[Authored by Jeffrey Williams, MACC Graduate] When I was working in the high school in Rennes, France, I lived one block away from a shopping mall, at the end of which stood the gargantuan retailer, Carrefour. It was so large that workers wore roller skates to get around inside. In French, the word “carrefour” simply means “intersection” or “cross-roads”. And, I remember being totally shocked that this Wal-Mart concept had migrated back to the old country. Such arrogance, it would seem, for thinking that the Americans had the idea first and that the capitalistic minds in France simply applied it to their way of life. This blog isn’t in response to any specific news item, but simply a reaction I have to seeing Carrefour, this major family-owned French retail empire, in the news recently.
Carrefour is the largest retail company in Europe, second in the world behind Wal-Mart, and is kind of a European-Gone-Global Wal-Mart. Carrefour buildings are sometimes stand-alone edifices, but often, it is the anchor of a shopping mall. It is a big, ugly box building that sells just about everything a person could possibly need in life: clothes, groceries, home décor, you name it. It is mega-retail, plain and simple.
This mega-retail concept seems to betray some fundamental concepts that I had of French culture, and I’m wondering how these spiky French people allowed this to happen. In a country founded on the independent butchers, the bakers, and the cheese artisans (les petits commerçants), when did this cultural travesty of one-stop shopping sweep the continent? Who built the cheap, ugly buildings? Who covered the beautiful French fields with gray parking lots? Was this America’s idea? Is it the post-WWII stain of America left on the world, forcing the world to conform to its profit-centered, convenience-centered mentality? Or did the French do this to themselves? Are they the ones that blighted their own countryside by sticking big-box Carrefours along the exterior walls of the cities, because they, too, saw the opportunities as did Sam Walton, nay, before Sam Walton? Could the postmodern French have given old Uncle Sam the idea? If the French can produce Rapaillian reptilian thinking, what other business concepts can they muster?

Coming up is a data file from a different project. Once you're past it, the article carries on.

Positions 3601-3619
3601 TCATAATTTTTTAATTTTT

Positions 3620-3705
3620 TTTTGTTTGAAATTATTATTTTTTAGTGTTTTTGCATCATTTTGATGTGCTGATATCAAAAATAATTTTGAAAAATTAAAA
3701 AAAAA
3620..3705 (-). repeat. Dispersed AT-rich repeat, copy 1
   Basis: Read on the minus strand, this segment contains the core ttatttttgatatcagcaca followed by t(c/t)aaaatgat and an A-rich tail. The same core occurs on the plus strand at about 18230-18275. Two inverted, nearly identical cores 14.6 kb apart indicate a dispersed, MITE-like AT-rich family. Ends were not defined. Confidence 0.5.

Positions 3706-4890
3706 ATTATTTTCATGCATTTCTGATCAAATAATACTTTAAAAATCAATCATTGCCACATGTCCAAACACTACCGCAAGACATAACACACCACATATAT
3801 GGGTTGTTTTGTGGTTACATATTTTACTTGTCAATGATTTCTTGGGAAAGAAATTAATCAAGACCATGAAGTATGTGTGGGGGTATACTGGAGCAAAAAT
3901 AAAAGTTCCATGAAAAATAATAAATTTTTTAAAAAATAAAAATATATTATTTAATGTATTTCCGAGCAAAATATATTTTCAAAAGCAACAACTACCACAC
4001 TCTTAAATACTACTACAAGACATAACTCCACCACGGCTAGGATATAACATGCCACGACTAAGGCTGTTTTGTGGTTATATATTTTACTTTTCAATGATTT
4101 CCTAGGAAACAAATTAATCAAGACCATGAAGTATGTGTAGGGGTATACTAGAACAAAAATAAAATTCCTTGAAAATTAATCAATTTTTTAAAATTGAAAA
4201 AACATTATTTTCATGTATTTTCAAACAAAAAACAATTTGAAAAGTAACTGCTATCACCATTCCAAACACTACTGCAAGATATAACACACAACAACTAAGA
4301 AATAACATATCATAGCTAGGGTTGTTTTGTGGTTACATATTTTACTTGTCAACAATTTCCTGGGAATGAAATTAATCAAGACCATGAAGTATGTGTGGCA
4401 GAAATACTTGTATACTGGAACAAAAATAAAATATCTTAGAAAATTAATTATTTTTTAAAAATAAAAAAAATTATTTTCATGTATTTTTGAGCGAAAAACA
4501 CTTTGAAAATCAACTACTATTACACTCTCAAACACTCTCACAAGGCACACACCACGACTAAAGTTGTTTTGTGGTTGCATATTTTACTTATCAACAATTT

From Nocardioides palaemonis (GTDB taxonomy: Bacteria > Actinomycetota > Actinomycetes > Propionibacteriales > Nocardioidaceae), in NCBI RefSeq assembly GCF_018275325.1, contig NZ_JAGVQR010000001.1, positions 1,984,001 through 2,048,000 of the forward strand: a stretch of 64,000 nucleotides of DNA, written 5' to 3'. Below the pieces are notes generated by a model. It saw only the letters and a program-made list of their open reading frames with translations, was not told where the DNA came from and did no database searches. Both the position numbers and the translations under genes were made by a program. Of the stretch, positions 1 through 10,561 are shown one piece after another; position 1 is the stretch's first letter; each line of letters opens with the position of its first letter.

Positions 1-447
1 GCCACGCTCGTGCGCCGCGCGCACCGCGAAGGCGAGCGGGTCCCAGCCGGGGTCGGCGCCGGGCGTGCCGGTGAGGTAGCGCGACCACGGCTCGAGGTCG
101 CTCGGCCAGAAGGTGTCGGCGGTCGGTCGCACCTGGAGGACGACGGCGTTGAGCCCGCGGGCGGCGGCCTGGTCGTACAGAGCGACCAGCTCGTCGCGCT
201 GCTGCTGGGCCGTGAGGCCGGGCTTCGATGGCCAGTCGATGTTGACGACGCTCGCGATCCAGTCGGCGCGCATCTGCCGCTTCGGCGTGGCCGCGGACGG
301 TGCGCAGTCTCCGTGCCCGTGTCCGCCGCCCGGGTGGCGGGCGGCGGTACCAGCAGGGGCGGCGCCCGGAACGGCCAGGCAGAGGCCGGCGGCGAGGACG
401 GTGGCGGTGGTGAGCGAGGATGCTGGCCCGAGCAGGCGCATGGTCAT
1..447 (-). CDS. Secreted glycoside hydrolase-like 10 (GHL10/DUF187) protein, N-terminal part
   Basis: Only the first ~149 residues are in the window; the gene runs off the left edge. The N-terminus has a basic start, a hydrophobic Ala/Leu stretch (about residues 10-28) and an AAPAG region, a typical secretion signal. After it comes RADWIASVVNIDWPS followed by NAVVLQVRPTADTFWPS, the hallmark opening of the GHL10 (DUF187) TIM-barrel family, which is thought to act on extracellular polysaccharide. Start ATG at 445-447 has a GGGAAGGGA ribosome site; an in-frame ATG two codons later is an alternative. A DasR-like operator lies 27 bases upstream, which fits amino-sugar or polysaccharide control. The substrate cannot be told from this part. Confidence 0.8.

To answer some of my cultural/historical concerns, this article , written in 1993, shows that the two founding French families came up with this all on their own, but by the 1960s, they traveled to America and attended seminars to learn more about the modern methods of distribution. However, the distinguishing factor between French and American retailers was the fact that the French sold a full-on grocery store in juxtaposition with a full-on department store, and the Americans didn’t. Wait a sec. Look at the date of the article. 1993! There was no such thing as a “Super Wal-Mart” that had a full-on grocery. This was the French people’s idea! Carrefour came decades before the Super Wal-Mart. Aah!
Well, it seems that I was wrong about my concept of French culture, and maybe I was stuck in some antiquated thinking. While Americans tend to romanticize their view of the French, characterized by stubborn political liberalism, naturally wonderful foods, and public displays of affection, the French would tend to see themselves as the cold, calculating people of natural laws, science, and engineering. They would see themselves as Cartesian rationalists, who once had the linguistic and military edge on the world. Now that the rules of empire have changed since WWII from battle strategy to corporate strategy, they are playing the game of world domination just as well as the Americans. In retail.
Authored by Jeffrey Williams, MACC Graduate